August 4, 2020

Endangering Us is Not a Right

By Stephen Tuttle | July 4, 2020


We know a little but still don't know much. 

We know, for example, our refusal to social distance or wear a mask in public spaces makes the spread worse. We know the states that refused to mandate those simple actions are now epicenters of surging infections.

We know hot weather doesn't kill it. If it did, there wouldn't be hot spots in hot states like Florida or Texas or, especially, Arizona. We know heat will ultimately kill it, but the temperature required is at least 137 degrees.

We know the bug can stay active while airborne for up to 4 minutes — not long until you remember how many people you pass in public or in a store in that time. We know it can stay active on some surfaces up to 72 hours but, in real-world situations, not usually in sufficient quantity to transfer infections. We also know the somewhat mystical properties of copper surfaces will kill the virus, but even that can take up to four hours. 

We know COVID-19 wants to attack the lungs but may also cause blood clots and subsequent strokes and cause or contribute to liver damage, kidney damage, cognitive impairment, and particularly dangerous inflammation issues.

We know the notion that this is primarily a threat to older populations is no longer true. More than 30 percent of recent hospitalizations in Florida involved patients aged 15­–34. Nationally, seven percent of those under 49 are testing positive, while only five percent of those over 65 are.

We know the bug has mutated since it first appeared in China, making it significantly more contagious.   

We know avoiding gatherings of people is still the best prevention. We know staying home, social distancing, wearing a mask in public, testing and contact tracing are the only defenses we have.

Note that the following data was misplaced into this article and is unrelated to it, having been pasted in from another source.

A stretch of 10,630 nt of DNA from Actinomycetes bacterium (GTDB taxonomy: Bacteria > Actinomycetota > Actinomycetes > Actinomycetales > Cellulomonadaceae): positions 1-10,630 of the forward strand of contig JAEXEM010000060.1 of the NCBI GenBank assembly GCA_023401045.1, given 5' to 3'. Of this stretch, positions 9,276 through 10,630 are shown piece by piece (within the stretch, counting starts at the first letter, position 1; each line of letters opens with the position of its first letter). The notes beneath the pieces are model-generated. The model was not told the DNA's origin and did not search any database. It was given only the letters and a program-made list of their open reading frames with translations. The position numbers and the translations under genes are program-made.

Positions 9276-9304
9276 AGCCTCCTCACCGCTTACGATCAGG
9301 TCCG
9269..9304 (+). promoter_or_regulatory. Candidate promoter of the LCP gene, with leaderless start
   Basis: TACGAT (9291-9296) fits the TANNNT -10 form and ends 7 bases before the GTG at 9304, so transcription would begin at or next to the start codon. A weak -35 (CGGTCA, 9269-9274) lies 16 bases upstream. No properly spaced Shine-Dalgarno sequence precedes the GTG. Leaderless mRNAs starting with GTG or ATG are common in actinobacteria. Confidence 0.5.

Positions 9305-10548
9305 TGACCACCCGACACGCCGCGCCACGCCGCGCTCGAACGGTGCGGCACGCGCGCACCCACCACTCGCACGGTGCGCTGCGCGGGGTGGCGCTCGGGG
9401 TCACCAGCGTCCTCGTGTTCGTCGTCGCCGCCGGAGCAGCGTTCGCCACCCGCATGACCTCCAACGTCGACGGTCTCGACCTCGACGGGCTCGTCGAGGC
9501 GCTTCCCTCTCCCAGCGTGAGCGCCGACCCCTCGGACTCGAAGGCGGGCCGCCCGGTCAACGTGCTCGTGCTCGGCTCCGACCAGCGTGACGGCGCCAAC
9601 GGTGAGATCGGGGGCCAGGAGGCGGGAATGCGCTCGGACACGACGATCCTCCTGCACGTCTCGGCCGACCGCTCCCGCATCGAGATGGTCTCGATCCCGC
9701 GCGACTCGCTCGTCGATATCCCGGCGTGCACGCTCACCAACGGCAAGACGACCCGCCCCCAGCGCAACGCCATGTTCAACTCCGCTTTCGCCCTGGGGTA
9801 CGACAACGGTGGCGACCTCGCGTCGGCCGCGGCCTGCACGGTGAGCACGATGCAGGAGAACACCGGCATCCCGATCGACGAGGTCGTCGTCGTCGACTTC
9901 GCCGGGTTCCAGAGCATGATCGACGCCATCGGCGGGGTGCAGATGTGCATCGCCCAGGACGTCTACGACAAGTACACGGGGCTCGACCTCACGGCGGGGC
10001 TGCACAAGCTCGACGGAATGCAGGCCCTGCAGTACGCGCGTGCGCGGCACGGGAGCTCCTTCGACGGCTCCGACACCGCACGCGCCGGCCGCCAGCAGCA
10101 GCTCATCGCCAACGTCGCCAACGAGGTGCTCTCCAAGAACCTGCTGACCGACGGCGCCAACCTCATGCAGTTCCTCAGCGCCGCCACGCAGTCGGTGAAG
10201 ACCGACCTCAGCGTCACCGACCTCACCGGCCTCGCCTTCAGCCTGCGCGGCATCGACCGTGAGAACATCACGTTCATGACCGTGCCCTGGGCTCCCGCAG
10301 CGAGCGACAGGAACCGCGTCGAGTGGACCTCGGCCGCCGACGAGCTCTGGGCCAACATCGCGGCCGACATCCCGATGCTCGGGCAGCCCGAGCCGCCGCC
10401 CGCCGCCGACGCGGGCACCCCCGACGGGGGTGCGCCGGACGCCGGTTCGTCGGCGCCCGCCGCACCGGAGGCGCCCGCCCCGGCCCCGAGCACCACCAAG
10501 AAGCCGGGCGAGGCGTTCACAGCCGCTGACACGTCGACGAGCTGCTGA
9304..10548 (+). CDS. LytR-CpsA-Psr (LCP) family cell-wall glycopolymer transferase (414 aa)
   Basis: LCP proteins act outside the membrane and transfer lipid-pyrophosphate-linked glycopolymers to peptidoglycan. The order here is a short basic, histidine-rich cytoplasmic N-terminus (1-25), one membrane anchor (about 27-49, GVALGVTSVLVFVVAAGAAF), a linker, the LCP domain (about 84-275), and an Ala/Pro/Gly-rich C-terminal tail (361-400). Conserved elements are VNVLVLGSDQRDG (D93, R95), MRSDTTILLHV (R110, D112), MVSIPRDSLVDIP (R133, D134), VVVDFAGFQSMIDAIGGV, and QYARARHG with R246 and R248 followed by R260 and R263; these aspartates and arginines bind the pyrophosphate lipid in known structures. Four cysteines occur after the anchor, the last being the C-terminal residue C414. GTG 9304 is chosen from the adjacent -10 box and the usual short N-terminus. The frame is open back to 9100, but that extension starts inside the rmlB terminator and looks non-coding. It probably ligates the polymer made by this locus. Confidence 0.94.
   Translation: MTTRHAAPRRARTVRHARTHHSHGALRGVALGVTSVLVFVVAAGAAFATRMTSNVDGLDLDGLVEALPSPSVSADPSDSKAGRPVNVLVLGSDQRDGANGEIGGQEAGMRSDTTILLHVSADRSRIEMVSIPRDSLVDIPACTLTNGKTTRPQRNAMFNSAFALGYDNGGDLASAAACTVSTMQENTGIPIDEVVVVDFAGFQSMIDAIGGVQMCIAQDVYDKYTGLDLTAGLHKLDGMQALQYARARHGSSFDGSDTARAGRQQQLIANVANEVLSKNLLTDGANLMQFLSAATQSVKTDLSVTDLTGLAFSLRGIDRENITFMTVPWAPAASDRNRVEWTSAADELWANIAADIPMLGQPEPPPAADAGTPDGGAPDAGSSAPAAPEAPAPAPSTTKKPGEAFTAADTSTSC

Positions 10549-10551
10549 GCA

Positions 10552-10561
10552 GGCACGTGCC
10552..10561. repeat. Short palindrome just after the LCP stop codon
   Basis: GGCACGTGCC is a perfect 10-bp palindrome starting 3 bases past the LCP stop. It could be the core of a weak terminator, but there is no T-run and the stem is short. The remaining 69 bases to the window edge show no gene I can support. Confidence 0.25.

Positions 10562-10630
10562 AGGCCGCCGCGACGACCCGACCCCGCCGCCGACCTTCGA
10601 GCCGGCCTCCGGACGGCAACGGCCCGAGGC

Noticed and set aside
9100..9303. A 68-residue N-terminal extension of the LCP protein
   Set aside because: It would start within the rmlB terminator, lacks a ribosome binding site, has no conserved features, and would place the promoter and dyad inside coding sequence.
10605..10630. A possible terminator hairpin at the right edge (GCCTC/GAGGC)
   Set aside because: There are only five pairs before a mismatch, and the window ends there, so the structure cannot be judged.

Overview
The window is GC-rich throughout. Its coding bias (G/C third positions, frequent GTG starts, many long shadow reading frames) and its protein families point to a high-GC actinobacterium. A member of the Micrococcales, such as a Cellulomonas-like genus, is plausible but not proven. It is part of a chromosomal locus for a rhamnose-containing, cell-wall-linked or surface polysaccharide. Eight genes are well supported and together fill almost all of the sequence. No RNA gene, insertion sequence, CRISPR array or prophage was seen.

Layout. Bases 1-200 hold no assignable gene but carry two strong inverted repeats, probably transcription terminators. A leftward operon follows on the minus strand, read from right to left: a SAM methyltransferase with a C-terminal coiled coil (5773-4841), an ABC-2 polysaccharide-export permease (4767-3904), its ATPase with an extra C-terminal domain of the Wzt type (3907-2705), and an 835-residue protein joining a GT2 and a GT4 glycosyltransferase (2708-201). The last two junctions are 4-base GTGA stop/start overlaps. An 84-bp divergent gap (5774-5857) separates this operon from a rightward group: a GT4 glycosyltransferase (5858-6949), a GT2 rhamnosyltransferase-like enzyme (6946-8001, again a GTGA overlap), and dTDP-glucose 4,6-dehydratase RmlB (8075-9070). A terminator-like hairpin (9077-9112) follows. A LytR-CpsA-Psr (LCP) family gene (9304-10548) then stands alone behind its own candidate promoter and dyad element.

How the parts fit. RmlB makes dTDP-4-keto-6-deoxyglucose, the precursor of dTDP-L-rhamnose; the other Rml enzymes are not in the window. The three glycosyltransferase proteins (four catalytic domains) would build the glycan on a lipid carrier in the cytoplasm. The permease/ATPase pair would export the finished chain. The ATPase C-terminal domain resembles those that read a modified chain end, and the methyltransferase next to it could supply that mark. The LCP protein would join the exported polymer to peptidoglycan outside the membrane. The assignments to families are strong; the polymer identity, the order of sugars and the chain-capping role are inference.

But we still don't know a frightening amount. For starters, we don't know how to prevent it or how to cure it. 

We don't know why some infected people are asymptomatic and why some people without underlying conditions get very sick. We don't know why some patients become ill progressively over time and some get very sick very quickly.

We don't know exactly why it causes blood clots or vascular inflammatory problems in patients, especially younger patients. We don't know exactly why kidney, liver, and brain damage can be a side effect in some patients.

We don't know if a recovered patient is immune to reinfection or for how long. We don't know why some “recovered” patients become ill again.

We don't know the long-term effects on, or if there is permanent damage to, recovering patients. We don't even know if COVID-19 antibodies provide immunity. 

We're ignorant enough to stop being cavalier about it. Especially since the death rate is nearly five percent of infected patients, almost 50 times higher than the seasonal flu. In Michigan, the death rate is almost 9 percent. It has always been assumed that rate will decrease as more testing is done, but that hasn't yet been the case. It's also assumed we are dramatically undercounting the number of infected, which, if true, would likely reduce the death-rate percentage — unless we're undercounting coronavirus deaths, too.

The foolishness of all this is we know how to slow the spread and have for some time. Apparently, we're just too stupid or stubborn — or both — to follow the simplest directions.

It's not as if we're being asked to make huge sacrifices. To be sure, those losing jobs or businesses sacrificed plenty. But almost nothing has been asked of the rest of us.

We've not been asked to pay higher taxes or ration gas or save paper or metal or do much of anything. Neither social distancing nor wearing a face covering when such distancing is impossible are infringements on anybody's liberties. There is no Constitutional protection that allows us to endanger other people by being irresponsible.

Left on their own, every state conjured up their own rules. Some, like Michigan, were more stringent than others. Those that heeded the clarion call to loosen rules and reopen their economies have seen huge spikes in cases while we have flattened the curve despite some recent bumps.

But if we keep seeing gatherings like we did last weekend on Lake St. Clair, a Convention of Numbskulls in boats, we will have our own surge, and Gov. Whitmer will have no choice but to shut us down again.

We know masks will reduce the amount of droplets and aerosol spray by up to 50 percent. We know social distancing works even better. Neither of those requirements places an undue burden on the overwhelming majority of us. If you don't care if you get sick, well, good for you. But you have no right to endanger everybody else. None. 


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